Sunday, March 13, 2011

When Will We Ever Learn?

This is a post meant to remind us of how lucky we are. And how we can care better. And the lessons that I am personally getting, and would not ever dream of imposing on anyone, yet wish to share. Also, it shows how the so-called myth of Atlantis can suddenly change from myth to history, sceptics notwithstanding. How it can explain, to our horrified eyes, how an entire region can suddenly disappear almost in the blink of an eye and leave practically no trace.

There have been many prophecies, notably from Edgar Cayce, that foresaw the disappearance of Japan. I, for one, tended to be sceptical. Even in my wildest conjectures, I could not imagine how it would ever happen. I was also guilty of ascribing Atlantis to some mythical past. With the vivid example of tragic Japan, it appears that a gigantic tsunami caused Atlantis to be eradicated from the map. Plato, whom we can credit with credibility after all, spoke of Atlantis. Not as a mythical place, but a very real one, even giving its location. And so, despite my own paranormal experiences, I stand just as guilty as many who will not believe without seeing. Perhaps it is that we must first believe in order to see. What follows is the latest link about Atlantis.

On a more practical level though, I think that we, living in some of the most advanced industrialized countries of the world at present, do display a certain arrogance. One new technology at a time, we have grown used, even expecting, to have machines do for us what we used to do by hand. I’m not advocating that we revert to the lifestyle of our ancestors in pioneers days. But couldn’t we exercise a bit more restraint? Just because we CAN does not imply that we SHOULD. Nuclear energy, supposedly clean, permits us the use of ever more power for our convenient labour-saving devices. Yet, it can potentially destroy lives and the very environment on which we depend for our continued existence. Where’s the wisdom?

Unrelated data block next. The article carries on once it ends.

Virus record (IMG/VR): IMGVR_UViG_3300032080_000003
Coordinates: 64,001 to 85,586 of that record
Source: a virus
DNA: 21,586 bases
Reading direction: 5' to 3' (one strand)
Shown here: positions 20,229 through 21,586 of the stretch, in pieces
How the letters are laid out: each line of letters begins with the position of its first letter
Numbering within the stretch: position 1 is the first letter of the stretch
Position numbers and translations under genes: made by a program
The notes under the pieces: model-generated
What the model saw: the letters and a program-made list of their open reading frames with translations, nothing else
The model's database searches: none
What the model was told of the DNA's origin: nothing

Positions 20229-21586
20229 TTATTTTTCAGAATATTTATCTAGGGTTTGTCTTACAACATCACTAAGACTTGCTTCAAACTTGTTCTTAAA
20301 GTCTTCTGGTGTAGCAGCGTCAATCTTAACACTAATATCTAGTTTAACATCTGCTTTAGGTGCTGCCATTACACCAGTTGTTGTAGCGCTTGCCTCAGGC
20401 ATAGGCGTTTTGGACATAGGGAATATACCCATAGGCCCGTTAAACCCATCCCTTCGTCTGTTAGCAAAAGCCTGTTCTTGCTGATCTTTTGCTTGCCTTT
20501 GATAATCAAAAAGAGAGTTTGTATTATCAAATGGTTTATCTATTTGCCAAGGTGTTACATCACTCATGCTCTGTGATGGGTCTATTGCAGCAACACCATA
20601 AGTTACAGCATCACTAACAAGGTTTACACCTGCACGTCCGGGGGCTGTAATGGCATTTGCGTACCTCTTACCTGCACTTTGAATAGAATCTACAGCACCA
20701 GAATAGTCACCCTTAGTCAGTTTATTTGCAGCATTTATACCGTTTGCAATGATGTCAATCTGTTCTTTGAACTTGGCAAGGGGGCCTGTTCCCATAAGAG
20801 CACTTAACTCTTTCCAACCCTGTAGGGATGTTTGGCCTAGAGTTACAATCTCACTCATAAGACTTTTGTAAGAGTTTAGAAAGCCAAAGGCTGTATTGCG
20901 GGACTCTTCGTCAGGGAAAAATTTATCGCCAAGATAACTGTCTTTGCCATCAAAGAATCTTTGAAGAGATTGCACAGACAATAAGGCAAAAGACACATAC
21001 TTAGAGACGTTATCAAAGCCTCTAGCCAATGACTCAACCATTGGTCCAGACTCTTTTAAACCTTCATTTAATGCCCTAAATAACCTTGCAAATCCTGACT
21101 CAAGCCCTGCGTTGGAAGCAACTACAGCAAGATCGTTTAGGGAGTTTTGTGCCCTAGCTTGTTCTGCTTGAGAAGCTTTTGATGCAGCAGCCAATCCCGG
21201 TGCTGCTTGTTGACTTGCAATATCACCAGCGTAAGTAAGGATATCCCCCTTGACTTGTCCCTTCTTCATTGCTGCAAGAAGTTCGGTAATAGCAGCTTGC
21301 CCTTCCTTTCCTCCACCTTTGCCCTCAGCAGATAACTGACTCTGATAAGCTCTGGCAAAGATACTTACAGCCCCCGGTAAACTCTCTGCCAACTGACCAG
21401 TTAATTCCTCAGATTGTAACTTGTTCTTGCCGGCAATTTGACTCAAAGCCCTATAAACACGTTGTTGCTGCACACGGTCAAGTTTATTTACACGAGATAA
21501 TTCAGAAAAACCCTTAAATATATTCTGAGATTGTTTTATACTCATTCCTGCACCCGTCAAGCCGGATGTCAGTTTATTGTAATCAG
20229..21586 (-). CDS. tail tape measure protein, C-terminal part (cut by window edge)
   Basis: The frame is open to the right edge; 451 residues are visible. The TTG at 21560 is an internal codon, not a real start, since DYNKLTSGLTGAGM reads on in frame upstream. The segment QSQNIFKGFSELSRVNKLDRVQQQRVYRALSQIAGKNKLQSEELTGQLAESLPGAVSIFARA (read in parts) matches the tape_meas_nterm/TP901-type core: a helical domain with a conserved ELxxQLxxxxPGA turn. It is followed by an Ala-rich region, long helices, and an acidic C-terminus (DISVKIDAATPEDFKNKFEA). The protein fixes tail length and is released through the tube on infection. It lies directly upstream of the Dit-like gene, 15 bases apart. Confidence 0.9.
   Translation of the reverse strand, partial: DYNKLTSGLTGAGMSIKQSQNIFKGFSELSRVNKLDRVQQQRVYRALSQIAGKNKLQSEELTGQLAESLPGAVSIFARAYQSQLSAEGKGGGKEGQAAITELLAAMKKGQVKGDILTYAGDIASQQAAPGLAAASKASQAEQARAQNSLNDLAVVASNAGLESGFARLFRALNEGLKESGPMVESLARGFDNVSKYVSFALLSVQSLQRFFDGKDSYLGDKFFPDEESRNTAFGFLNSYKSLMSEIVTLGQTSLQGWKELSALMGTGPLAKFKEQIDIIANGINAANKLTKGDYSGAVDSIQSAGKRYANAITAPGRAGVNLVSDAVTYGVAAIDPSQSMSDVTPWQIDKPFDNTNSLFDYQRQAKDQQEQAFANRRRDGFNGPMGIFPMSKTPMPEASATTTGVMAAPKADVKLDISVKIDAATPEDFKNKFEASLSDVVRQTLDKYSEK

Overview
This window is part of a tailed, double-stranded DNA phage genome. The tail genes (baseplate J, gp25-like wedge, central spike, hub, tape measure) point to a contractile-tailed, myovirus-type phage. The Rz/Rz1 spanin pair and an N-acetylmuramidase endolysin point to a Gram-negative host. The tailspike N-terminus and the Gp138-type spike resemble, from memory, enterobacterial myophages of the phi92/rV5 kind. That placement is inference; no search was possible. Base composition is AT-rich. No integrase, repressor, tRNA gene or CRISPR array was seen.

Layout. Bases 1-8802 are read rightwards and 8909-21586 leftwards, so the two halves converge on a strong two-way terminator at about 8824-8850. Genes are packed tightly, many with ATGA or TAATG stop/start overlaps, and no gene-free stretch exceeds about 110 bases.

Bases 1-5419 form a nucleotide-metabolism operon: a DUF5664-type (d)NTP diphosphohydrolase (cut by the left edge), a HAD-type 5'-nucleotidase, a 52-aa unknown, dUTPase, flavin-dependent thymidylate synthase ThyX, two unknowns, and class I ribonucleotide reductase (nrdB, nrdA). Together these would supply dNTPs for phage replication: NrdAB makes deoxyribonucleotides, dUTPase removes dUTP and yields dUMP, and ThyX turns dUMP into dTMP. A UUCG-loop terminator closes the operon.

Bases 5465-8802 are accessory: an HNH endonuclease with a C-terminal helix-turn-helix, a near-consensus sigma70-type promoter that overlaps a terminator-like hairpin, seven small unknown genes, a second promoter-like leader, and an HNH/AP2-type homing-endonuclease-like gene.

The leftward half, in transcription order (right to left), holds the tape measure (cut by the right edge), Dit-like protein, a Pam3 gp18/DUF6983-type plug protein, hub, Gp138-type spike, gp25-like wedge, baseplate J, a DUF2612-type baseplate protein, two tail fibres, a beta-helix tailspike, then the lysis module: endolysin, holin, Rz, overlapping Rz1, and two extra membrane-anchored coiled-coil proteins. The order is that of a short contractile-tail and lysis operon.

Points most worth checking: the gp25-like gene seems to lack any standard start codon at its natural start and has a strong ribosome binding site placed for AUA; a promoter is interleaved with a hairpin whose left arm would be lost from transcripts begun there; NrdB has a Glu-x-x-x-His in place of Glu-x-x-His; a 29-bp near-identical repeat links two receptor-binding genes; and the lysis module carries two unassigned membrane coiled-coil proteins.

Why spend millions on research to create by cloning living creatures? Nature does it magnificently with a lot less trouble… and expenditure. In our quest for more power to run all our convenient machines, we have distanced ourselves from our earth roots. With that, we have altered the face of the very “living being”, the Earth also called Gaia, that sustains our life, and this at the expense of other living species. We have irremediably poisoned the very source of the food that sustains our existence, the soil.

Years ago I read a most enlightening book titled “Sastun”, about a Mayan curandero or bush doctor called Don Emilio Panti and his trainee Rosita Arvigo. The source of all his medicines came from plants from the rain forest in Belize. One day, as they were both trekking up the hill to go collect plants, he remarked to Rosita as they were passing a field planted with watermelons glistening in the early morning sun, exclaiming, “… Look at these melons shiny from poison. I wouldn’t touch one. They (those who were growing the melons) are fooling themselves thinking that they can go on withdrawing without depositing first! Who would expect a bank to keep on giving without deposits?”

Far from me to think in terms of sin and punishment. But I do believe in an Almighty. benevolent God. I do believe that we reap what we sow. As I do believe in giving respect and gratitude for the extraordinary bounty provided on our home planet. As Gandhi once said, “There is enough for everyone’s Need, but not for everyone’s Greed.” 

My compassionate prayers go to the unfortunate people of Japan. What next after earthquakes, a horrific tsunami, two nuclear explosions and possible meltdowns, and to top it all, an erupting volcano? Besides people from many countries providing material aid, we need to join in dedicated prayers around the world to help relieve the incredible suffering of companion human beings. Beyond the physicality of other human beings, we do share a spiritual (metaphysical) bond, don’t we?



With the apparent acceptance that Atlantis may have existed after all, so do I hope that one day, metaphysical musings no longer be wild conjectures born of fanciful imaginings, but an accepted part of our very human existence. The part that recognizes a shared spiritual bond beyond our cherished physical, therefore limited, perceptions.